Few automotive brands are as iconic as Jeep, with a heritage that stretches back to World War II. The Grand Cherokee is instantly recognisable and hugely capable in the rough – if you’re looking for a large 4x4 that’s tough and can tackle any terrain, it’s the company’s most capable model.
It’s a big beast, though, and despite relatively low purchase prices, running costs are high. To compensate, equipment levels are generous, but build quality could be better.
Cabins can age badly, and poor reliability can be an issue. So the Grand Cherokee is worth a closer look, but buy with both eyes open.
This model of Grand Cherokee, known as the WK, reached the UK in summer 2005, with a choice of 4.7 or 5.7-litre petrol V8s and a 3.0-litre turbodiesel. Within a year the interior had been upgraded and the Overland range-topper introduced, as well as the SRT-8, with its 420bhp 6.1 V8.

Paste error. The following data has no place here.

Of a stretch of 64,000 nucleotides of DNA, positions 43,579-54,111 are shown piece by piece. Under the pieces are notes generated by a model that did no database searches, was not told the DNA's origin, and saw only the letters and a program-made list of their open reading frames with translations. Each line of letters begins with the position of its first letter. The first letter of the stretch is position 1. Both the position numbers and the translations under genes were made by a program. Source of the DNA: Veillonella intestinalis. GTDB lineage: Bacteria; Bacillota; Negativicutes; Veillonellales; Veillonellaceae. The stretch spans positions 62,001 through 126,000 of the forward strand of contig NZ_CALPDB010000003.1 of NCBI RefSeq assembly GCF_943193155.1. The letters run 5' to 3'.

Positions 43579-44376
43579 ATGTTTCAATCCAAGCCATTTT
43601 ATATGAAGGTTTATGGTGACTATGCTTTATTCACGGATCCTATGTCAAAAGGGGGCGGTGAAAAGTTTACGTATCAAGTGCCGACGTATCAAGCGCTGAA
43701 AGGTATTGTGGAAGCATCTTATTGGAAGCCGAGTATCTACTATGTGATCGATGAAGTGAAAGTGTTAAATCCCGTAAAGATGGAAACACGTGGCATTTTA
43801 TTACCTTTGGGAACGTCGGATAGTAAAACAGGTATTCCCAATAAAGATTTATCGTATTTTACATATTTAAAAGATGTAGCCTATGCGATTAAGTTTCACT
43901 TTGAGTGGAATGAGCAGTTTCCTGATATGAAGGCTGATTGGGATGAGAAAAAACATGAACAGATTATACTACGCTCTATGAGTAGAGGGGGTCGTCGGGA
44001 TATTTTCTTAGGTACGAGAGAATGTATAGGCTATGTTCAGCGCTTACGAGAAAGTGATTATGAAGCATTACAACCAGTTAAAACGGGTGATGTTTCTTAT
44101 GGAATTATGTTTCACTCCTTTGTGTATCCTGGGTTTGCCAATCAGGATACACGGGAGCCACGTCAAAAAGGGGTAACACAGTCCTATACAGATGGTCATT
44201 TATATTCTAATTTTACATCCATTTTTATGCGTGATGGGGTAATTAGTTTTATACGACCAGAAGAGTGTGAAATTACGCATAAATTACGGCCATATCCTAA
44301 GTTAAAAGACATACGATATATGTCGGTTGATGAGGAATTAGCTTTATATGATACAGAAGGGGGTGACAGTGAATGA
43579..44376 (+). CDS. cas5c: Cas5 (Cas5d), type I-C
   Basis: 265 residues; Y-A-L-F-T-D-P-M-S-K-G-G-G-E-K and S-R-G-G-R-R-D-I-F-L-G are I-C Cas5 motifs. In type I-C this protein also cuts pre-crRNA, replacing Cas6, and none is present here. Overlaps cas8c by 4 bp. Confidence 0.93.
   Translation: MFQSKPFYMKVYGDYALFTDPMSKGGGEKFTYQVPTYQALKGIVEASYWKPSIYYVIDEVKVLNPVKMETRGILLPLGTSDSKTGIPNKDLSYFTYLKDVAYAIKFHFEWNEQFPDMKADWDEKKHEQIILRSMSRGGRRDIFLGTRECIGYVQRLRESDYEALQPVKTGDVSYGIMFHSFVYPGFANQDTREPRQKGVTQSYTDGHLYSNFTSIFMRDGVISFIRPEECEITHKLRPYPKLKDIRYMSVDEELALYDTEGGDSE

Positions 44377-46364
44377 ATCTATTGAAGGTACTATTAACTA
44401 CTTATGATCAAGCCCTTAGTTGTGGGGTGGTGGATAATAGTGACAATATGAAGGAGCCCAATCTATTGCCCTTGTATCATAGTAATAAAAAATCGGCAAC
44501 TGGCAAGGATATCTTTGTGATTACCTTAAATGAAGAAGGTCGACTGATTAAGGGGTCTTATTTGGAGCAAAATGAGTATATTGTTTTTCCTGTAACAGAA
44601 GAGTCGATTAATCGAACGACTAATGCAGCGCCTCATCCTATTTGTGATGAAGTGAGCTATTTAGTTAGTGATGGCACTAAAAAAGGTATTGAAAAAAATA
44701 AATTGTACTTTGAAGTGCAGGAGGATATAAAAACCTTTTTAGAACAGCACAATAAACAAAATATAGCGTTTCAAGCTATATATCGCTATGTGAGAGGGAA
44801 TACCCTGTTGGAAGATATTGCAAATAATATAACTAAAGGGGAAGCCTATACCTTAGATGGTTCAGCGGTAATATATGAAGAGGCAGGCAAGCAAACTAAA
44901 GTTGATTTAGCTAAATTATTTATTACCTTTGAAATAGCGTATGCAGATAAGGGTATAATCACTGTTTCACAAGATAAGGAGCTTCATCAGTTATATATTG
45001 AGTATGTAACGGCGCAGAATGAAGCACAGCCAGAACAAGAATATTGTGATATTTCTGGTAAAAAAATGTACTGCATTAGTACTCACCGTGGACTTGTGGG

A facelift in spring 2008 brought along fresh alloys and headlights, a reach and height-adjustable steering wheel for all cars, new instruments and a new multimedia system called MyGIG.
The closest rival is the Range Rover Sport, with its five seats, excellent off-road credentials and strong image. Values are higher, but so is the cabin quality.
The Land Rover Discovery offers seven seats and is a superb tow car, but reliability can be poor.
If you’re not going off-roading, the well built BMW X5 is a great driving machine, and has five seats in first-generation form, while the MkII has seven seats.
Another great all-rounder is the five-seat VW Touareg, which is well built, well equipped and brilliant in 3.0 TDI form.